Issue:  Vol. 48 / No. 8 / 22 February 2018

LGBTs need to step up in marriage fight


Naval Academy graduate Jeff Petrie, with the USNA Out alumni group, left, shares a laugh with Let California Ring house party organizer Maya Scott-Chung at a reception last weekend at the GLBT Historical Society. Photo: Jane Philomen Cleland
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With an estimated six-month window of opportunity until the California Supreme Court is expected to issue its decision in the same-sex marriage case, advocates with the statewide Let California Ring campaign are urging community members to step up activity in an effort to move public opinion in their direction.

Legal briefings in the consolidated marriage case have concluded, and the court is expected to hear oral arguments next spring. Typically, the Supreme Court issues its decisions within 90 days of oral arguments, though there is no set schedule. Using that timeline, with the caveat that no one knows for sure what the court will do, advocates said now is the time for community members to get involved. That means talking with friends and family members at holiday gatherings, and donating money so that the campaign can air its television ad, officials said.

"The challenge to us in California is: will we use every day between now and the summer to make the same powerful case for the freedom to marry in the court of public opinion," Evan Wolfson, executive director of Freedom to Marry, told the Bay Area Reporter during an interview last week. "The clock is ticking."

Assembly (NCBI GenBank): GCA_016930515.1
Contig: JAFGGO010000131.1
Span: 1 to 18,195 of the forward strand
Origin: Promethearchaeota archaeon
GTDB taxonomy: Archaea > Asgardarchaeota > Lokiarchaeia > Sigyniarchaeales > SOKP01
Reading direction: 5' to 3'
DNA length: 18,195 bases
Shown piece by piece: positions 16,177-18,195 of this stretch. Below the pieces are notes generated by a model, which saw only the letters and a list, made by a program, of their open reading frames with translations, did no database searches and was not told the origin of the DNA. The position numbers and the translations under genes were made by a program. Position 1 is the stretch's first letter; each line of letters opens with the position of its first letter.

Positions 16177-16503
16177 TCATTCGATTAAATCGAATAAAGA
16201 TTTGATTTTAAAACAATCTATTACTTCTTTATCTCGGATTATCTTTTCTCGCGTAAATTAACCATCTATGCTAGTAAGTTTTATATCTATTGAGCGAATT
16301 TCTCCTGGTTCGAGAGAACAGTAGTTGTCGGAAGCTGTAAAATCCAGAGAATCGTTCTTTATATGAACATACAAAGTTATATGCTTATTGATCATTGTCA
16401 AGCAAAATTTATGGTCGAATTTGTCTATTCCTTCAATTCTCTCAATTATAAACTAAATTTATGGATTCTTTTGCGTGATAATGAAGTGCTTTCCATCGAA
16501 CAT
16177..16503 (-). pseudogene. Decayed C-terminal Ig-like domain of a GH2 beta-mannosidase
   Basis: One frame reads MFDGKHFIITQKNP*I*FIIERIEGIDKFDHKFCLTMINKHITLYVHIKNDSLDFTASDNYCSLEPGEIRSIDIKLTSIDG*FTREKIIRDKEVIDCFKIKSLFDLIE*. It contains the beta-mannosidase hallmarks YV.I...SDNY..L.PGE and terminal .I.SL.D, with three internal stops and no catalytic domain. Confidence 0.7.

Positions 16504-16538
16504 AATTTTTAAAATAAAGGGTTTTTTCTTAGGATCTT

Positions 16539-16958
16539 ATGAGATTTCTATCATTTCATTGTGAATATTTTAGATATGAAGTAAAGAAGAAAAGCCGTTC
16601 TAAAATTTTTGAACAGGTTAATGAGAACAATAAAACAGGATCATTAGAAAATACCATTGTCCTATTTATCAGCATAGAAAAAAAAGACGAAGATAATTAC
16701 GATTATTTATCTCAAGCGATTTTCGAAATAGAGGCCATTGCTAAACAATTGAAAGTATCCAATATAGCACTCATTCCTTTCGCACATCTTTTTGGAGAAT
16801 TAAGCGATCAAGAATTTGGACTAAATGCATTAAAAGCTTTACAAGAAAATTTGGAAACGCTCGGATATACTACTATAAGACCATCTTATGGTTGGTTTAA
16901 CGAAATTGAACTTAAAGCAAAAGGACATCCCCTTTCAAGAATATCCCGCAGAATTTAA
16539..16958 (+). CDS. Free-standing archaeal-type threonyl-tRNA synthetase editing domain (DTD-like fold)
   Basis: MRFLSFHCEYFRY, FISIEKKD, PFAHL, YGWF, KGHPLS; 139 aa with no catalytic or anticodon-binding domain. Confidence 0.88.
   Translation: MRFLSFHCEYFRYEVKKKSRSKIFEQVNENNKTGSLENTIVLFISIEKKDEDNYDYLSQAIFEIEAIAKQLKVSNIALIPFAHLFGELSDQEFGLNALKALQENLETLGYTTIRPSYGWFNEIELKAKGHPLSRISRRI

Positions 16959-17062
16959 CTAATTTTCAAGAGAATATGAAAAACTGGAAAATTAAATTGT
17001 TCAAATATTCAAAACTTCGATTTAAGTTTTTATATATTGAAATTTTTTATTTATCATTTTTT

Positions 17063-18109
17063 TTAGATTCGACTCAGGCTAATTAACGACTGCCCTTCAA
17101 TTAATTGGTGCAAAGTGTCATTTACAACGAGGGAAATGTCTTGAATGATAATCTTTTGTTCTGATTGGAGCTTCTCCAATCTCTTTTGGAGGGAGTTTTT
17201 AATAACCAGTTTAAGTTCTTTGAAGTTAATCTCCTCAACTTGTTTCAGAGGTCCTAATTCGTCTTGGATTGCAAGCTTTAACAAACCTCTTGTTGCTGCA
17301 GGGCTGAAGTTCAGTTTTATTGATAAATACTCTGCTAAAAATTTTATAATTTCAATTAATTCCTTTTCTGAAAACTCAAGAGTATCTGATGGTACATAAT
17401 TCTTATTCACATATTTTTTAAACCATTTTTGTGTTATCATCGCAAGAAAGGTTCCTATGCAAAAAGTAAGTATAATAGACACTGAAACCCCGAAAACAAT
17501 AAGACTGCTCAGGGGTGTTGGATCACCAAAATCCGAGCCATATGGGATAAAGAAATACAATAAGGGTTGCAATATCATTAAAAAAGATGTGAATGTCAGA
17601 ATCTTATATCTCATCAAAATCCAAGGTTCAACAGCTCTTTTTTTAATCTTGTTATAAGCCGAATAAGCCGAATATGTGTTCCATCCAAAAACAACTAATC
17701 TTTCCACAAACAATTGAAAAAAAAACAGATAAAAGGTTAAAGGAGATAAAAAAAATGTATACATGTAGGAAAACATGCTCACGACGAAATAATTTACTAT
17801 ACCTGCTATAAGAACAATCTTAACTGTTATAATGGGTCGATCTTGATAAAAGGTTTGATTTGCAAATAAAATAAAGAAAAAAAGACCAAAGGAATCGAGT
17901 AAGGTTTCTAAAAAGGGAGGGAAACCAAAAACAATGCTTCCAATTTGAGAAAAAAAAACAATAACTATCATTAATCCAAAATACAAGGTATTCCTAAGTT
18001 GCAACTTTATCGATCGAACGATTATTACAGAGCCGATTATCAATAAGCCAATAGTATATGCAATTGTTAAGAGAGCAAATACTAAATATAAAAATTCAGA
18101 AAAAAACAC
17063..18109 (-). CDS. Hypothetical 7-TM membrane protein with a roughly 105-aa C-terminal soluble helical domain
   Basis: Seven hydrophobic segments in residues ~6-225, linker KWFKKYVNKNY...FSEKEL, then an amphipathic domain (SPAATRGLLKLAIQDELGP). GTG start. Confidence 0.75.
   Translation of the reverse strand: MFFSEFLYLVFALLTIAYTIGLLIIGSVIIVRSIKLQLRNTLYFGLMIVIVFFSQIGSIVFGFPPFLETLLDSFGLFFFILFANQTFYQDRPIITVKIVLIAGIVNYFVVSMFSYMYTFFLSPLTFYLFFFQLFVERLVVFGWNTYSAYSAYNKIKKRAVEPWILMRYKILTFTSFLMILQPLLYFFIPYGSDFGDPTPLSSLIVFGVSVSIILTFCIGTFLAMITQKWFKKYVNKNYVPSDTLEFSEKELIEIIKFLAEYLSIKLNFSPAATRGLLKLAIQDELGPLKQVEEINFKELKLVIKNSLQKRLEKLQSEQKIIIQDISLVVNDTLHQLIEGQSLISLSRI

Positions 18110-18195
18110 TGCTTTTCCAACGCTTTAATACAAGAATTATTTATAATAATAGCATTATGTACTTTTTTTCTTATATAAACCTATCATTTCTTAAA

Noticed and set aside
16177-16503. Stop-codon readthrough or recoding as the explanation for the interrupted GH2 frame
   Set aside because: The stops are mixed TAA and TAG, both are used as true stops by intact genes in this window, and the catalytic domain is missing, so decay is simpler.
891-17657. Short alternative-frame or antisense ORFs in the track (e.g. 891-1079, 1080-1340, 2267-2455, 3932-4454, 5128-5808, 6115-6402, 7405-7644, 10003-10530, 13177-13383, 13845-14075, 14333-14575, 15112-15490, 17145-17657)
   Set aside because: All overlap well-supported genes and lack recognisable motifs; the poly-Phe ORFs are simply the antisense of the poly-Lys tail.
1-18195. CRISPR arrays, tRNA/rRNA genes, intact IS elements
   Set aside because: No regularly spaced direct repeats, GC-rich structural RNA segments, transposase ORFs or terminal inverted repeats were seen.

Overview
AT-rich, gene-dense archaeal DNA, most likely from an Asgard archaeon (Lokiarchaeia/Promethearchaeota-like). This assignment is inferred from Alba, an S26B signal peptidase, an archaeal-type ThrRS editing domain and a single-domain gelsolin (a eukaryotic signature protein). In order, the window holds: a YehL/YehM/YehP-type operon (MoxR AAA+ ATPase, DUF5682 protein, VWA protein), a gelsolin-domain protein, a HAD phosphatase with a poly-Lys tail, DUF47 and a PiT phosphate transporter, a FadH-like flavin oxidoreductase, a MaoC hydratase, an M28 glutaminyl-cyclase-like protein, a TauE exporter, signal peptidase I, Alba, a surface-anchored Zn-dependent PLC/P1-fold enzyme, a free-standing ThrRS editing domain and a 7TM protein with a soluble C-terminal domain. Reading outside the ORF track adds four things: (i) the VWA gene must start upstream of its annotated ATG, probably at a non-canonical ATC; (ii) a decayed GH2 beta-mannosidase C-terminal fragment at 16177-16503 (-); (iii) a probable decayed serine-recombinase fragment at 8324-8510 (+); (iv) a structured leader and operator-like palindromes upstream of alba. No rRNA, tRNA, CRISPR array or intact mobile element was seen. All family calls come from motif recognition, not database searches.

Wolfson, who runs his national organization in New York, made a swing through the state last week to talk to donors and others in an effort to help jump start Let California Ring. The campaign, run by the Equality California Institute, has the support of some 45 state and national organizations, ranging from the NAACP and United Farm Workers to the National Center for Lesbian Rights and the Gay and Lesbian Alliance Against Defamation.

Let California Ring launched this fall and received some media buzz in October, when it unveiled its television ad on National Coming Out Day. While the ad did not air often on TV, it did get wide exposure through news stories around the state and was featured on national outlets such as CNN.

Currently, Massachusetts is the only state that allows same-sex couples to wed. Wolfson said that should same-sex marriage become legal in California, it would provide a huge jolt to the movement.

"One-eighth of the country's people live in the state," he said. "California has always been a bellwether, a trendsetter."

And, Wolfson added, justices do pay attention to what's going on outside the courtroom. "Courts are affected by the climate around them and everyone – non-lawyers – can shape that."

To meet that challenge, Wolfson suggested that people use the tools on the Let California Ring Web site to "create conversations" with friends, family members, and co-workers. There are a lot of straight people who support same-sex marriage, he said, they just need to be asked for that support.

Additionally, the campaign needs people to sign up on the site so that they can be contacted, be enlisted in the fight for marriage equality, and yes, be asked to contribute money, especially now with year-end giving drives under way.

"The ad is great, but we need money to air it," Wolfson said.

But not everyone is on board with the fight for marriage. Leland Traiman, co-chair of Equality Without Marriage, believes that the push for marriage is a mistake that will hurt the LGBT community. Traiman believes that if the California Supreme Court imposes same-sex marriage on Californians by simply changing the title "domestic partnerships" to "marriage," the right wing will put a constitutional amendment on the ballot that would not only block same-sex marriage, but would also take away domestic partner benefits.